'Everybody was starstruck': Hurricanes star left in awe of Roger Tuivasa-Sheck
Rayasi was in hot form in Dunedin on Saturday when the Hurricanes left it late to score a last-gasp 33-32 upset win over the Blues in a match that saw Tuivasa-Sheck make his much-anticipated debut for the Auckland-based franchise.
The former NRL sensation impressed, for the most part, in his first outing as a professional rugby union player as he looked to get involved frequently, showing good footwork when taking the ball to the line and freeing up his teammates with deft offloads.
Aside from his one blemish – a missed tackle on Hurricanes centre Bailyn Sullivan, who went on to set-up Ardie Savea’s match-winning try in the final minute – it was a successful first foray into Super Rugby for Tuivasa-Sheck.
In the lead-up to his debut outing for the Blues, the 2018 Dally M Medallist prepared for Super Rugby Pacific alongside Rayasi late last year as part of a 10-man training bubble in the midst of Auckland’s four-month lockdown between August and December.
While they weren’t able to play matches, members of the Auckland squad took the chance to condition themselves ahead of their respective Super Rugby Pacific campaigns.
Much has been made of Tuivasa-Sheck’s pre-season training partnership with five-test All Blacks wing Caleb Clarke, but Rayasi was also able to train alongside the 2013 NRL title-winner prior to linking up with the Hurricanes.
Speaking to media in the wake of his side’s win over the Blues, Rayasi said he and his Auckland teammates were “starstruck” by Tuivasa-Sheck’s presence upon his arrival in the team after having watched him flourish in the NRL between 2012 and 2021.
“We were doing 10-man bubbles and I was in that bubble with Rog and he was awesome,” Rayasi, who is now Super Rugby Pacific’s joint try-scoring leader along with Crusaders starlet Leicester Fainga’anuku following last weekend’s three-try haul, said.
“He was such a keen learner and he wanted to learn as much as he could from the players. He would always ask questions.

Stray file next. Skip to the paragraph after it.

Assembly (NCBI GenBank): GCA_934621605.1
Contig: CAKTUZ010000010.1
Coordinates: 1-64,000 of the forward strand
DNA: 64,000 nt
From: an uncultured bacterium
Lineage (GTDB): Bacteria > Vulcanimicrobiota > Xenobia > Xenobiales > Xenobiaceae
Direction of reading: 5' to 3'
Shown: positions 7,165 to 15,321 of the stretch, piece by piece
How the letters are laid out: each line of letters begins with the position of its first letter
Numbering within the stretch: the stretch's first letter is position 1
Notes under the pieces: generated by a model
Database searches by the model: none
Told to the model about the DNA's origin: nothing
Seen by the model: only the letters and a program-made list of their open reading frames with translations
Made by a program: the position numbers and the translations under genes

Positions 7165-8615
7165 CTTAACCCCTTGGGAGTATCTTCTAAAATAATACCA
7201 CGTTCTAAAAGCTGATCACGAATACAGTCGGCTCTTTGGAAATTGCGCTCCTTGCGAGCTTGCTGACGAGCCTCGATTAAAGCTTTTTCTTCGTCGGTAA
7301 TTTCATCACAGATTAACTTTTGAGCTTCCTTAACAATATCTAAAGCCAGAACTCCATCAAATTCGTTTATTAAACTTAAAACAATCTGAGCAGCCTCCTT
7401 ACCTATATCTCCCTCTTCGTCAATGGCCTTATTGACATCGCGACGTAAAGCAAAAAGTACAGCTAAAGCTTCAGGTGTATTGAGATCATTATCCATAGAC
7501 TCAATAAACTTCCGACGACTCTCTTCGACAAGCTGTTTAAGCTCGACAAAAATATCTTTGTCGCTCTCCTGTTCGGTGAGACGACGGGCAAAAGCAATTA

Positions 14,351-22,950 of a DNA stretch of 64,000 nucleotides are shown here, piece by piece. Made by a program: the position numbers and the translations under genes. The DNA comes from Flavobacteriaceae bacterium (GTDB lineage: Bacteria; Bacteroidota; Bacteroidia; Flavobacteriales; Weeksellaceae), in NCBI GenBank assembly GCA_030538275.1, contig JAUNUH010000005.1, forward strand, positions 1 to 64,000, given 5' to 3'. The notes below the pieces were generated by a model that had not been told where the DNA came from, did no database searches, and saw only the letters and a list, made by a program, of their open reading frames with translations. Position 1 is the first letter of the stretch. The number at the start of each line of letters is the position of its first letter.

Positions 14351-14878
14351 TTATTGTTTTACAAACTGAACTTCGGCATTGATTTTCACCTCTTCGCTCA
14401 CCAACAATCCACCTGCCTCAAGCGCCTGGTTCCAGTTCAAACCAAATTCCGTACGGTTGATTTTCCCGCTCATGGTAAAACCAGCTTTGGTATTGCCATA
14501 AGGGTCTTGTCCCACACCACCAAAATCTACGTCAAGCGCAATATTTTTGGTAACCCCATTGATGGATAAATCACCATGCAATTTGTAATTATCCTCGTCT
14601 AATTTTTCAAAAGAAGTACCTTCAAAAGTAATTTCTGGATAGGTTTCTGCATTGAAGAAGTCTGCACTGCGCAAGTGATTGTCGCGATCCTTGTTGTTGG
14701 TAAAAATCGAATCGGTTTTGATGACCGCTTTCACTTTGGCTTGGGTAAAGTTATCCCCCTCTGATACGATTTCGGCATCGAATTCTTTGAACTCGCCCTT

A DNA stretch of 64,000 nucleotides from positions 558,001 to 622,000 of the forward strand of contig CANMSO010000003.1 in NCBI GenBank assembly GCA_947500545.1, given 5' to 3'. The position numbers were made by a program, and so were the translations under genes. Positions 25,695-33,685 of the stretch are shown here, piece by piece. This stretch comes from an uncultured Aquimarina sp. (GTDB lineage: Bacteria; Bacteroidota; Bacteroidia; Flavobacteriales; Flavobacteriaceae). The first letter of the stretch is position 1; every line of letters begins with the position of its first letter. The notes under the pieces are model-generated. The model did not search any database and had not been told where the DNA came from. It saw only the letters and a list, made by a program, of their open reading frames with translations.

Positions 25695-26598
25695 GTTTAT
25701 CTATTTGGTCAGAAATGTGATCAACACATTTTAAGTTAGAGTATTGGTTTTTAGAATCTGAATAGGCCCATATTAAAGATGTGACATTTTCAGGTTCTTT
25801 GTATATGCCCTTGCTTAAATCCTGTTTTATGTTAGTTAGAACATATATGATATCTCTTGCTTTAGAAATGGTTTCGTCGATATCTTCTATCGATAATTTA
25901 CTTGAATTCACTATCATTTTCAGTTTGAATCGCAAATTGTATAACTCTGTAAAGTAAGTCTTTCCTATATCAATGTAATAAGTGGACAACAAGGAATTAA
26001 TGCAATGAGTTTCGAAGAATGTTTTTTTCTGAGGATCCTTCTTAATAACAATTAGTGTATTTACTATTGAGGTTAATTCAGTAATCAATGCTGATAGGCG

“It was quite odd because I guess most of the boys that were in the team are the age where they watched him start off as a 22-year-old in the NRL with the Roosters, so everybody was just sort of starstruck.
“Even more myself, I remember the boarding house [at St Patrick’s College, Silverstream], watching him on a Friday night before rugby and on a Saturday, we’d all sit there watching Rog and a bunch of other Kiwi boys for the Roosters.
“When he was in the team and asking for tips, we stood back wondering what was going on. It was awesome.
“He’d ask questions, why we do things we do, and we asked a bunch of questions like ‘Why do you guys wrist pass in rugby league?’, and he explained that, and [we’d] never thought of it but it makes sense.”
Although Rayasi was one of a few Hurricanes players to have stolen the show during Tuivasa-Sheck’s Blues debut, the 25-year-old was still impressed with his provincial teammate’s efforts both on attack and on defence.
“I thought he was awesome,” he said when asked of Tuivasa-Sheck’s maiden showing in a Blues jersey last Saturday.
“When he carried and stuff like that, he was definitely deceptive. His footwork at the line, beating players, tracking players and slipping offloads off, he was awesome.
“I was really impressed with his game. It was his first game in what, how many years? And it was a proper hit-out.”
After his hat-trick heroics, Rayasi has garnered national attention as chatter about the possibility of an All Blacks call-up grows louder, but the man himself was modest in his own assessment of his performance.
“It was all good, I was pretty happy with it. Some patches I felt I could have helped out the team a bit more.
“Coming into that game, we sort of knew what was coming from the Blues. You know they’re gonna be physical and try and beat us up through the middle and whatnot, but was just happy with the result more so than the individual performance kind of thing.”
Looking ahead to the Highlanders this weekend, Rayasi said the Hurricanes are eager to get off to a better start than they what they conjured up in the opening fortnight of the competition.
Slow starts against the Crusaders and Blues have forced the Hurricanes to leave it late to challenge for victory, with the Wellington-based side scoring a collective total of six tries and 38 points in the last 10 minutes of those two matches.
Rayasi hopes for an improved start to this weekend’s clash to avoid such a late flurry of points towards the end of the match.
“In review today we came up with some good solutions for that. It’s more on individuals to try sort that out for themselves during the week so that, come Saturday, we’re not making a last-minute gasp, we’re starting off with a bang – which is the idea coming into this weekend.”
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